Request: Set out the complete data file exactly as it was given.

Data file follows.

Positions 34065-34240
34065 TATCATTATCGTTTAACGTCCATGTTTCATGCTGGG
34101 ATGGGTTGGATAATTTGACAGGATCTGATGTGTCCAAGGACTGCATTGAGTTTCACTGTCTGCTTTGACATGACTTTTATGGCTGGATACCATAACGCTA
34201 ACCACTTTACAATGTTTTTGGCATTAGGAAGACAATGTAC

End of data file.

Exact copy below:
Positions 34065-34240
34065 TATCATTATCGTTTAACGTCCATGTTTCATGCTGGG
34101 ATGGGTTGGATAATTTGACAGGATCTGATGTGTCCAAGGACTGCATTGAGTTTCACTGTCTGCTTTGACATGACTTTTATGGCTGGATACCATAACGCTA
34201 ACCACTTTACAATGTTTTTGGCATTAGGAAGACAATGTAC